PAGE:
Certantly fits in to the ‘bully boy’ profile which is basically what these people are.

    Might be worth a blog spot Mark as Brian May really waved a banner for British wildlife on Sunday Night.

    1. I think the point about Brian May is that the Olympics are meant to be non political. There are countless causes that no doubt many of the entertainers would like to make a point about but none of them did – except Brian May. I think it would be a shame if this sets a precedent. That point has nothing to do with the rightness or wrongness of Mr May’s cause.

      1. The badger community were appalled by Brian May’s performance. A spokesbadger said “The hieroglyphs on his clothes were completely lost on most badgers, who thought they were something to do with Stargate, and the cacophony and distortion of the solo through his overdriven amplifier caused many badgers to seek out the deepest recesses of their setts. This performance has set back our cause by about 40 years. He should stick to astrology.”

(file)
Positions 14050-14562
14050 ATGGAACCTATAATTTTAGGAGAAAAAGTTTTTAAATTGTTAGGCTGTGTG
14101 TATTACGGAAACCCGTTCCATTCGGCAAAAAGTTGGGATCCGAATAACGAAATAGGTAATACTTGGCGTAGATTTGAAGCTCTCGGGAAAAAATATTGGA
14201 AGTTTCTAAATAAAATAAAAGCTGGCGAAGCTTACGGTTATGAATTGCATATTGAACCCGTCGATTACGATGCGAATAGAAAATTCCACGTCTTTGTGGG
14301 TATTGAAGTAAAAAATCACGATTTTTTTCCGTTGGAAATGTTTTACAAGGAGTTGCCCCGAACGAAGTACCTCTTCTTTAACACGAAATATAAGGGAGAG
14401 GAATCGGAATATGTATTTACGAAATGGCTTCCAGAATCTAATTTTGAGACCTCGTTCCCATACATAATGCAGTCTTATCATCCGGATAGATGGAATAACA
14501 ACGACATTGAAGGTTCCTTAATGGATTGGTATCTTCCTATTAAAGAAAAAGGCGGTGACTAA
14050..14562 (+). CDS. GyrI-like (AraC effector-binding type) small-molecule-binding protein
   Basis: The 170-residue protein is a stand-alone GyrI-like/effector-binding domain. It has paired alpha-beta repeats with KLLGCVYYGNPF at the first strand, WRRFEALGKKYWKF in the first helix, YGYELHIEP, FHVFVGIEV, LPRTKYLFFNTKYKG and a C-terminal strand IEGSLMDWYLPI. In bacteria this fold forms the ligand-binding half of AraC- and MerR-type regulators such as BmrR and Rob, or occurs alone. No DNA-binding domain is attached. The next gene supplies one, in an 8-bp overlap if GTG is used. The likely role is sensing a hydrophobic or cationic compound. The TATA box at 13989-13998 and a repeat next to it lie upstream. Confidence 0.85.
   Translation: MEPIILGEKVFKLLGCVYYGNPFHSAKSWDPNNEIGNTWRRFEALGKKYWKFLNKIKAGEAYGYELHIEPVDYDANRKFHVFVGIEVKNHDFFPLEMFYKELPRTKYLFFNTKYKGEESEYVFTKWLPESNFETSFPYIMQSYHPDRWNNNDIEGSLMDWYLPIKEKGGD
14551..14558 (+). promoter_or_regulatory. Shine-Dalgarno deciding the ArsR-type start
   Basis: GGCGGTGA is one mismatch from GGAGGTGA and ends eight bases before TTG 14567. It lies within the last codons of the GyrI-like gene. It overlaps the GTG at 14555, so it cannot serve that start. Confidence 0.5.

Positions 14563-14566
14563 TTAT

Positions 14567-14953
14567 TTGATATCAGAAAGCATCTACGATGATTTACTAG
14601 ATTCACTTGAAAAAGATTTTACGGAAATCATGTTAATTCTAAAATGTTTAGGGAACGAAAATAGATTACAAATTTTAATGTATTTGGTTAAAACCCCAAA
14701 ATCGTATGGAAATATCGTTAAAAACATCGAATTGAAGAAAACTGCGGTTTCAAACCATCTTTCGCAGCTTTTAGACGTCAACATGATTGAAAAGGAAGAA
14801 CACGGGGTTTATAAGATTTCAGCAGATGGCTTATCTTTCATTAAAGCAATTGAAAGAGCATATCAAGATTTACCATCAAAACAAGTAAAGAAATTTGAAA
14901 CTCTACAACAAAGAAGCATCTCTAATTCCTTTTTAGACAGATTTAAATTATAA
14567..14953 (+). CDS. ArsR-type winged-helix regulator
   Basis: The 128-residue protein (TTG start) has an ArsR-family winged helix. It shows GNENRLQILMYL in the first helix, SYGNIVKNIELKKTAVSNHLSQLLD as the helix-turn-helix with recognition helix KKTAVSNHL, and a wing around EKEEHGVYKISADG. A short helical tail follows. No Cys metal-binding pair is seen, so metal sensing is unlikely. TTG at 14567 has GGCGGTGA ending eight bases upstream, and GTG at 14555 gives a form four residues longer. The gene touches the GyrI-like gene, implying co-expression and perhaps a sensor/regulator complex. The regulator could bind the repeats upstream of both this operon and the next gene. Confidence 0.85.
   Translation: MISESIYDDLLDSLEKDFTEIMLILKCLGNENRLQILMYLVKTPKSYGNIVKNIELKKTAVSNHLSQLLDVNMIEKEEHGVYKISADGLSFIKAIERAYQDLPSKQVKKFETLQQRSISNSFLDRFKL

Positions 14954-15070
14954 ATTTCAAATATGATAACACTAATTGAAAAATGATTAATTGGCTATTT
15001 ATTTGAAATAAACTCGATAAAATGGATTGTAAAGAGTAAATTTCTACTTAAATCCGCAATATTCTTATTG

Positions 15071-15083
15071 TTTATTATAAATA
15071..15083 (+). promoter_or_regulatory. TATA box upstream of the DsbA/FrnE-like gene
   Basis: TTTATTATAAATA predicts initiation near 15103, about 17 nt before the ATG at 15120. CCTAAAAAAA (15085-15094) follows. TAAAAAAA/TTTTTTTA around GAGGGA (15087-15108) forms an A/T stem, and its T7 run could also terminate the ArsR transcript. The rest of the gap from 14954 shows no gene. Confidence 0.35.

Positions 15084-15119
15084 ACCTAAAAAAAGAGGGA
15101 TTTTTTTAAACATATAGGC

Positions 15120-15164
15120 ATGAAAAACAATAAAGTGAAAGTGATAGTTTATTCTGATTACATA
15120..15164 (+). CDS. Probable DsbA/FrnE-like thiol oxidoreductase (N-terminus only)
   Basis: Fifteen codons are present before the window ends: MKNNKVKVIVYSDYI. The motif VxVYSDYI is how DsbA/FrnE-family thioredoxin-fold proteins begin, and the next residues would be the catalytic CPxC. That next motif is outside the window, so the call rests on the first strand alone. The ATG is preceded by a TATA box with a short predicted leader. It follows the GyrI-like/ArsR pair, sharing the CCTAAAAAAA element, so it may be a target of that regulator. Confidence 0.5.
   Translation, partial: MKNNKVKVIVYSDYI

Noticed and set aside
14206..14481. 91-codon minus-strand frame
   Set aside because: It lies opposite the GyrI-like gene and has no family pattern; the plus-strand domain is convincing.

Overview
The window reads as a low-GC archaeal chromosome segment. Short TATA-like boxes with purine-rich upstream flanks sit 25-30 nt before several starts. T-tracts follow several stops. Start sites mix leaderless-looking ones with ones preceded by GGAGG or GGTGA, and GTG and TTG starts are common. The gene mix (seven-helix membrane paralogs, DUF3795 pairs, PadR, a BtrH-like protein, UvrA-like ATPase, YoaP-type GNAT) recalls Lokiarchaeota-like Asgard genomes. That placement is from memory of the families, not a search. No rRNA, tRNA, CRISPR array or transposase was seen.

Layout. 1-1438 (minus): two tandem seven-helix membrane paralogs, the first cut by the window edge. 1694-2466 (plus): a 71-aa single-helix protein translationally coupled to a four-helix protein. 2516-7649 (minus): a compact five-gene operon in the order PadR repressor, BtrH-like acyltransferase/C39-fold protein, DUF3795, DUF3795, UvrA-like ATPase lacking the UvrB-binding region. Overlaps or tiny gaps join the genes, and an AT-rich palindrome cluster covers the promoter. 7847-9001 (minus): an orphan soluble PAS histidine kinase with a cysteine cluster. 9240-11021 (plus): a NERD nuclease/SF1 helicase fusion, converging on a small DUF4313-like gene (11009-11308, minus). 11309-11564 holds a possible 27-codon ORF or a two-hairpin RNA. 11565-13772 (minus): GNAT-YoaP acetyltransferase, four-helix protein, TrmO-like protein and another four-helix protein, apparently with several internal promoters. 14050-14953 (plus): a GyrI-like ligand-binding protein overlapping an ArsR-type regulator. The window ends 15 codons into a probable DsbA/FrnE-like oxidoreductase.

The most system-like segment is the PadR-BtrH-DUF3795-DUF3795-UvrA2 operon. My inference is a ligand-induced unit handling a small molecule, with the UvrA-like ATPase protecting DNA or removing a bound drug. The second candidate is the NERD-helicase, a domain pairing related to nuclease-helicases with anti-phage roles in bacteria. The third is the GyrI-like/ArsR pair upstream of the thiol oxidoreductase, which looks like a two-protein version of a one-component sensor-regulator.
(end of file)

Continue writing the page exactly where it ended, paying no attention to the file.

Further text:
13. I brought brian May into because the usual suspects are involved here to, you know the type, knows it all about the country, calls anyone who does’nt agree a townie says things are shameful and then goes and blows somethings head off.

    1. Say Mark Avery had been invited to do his impression of the Dartford Warbler – would it have been appropriate for him to attend in his ‘Save Walshaw Moor’ tee shirt. I think not.

      1. I agree Giles, Brian May’s actions were inappropriate however I have to confess that I didn’t actually notice but then it was getting late and that bottle of red did need finishing.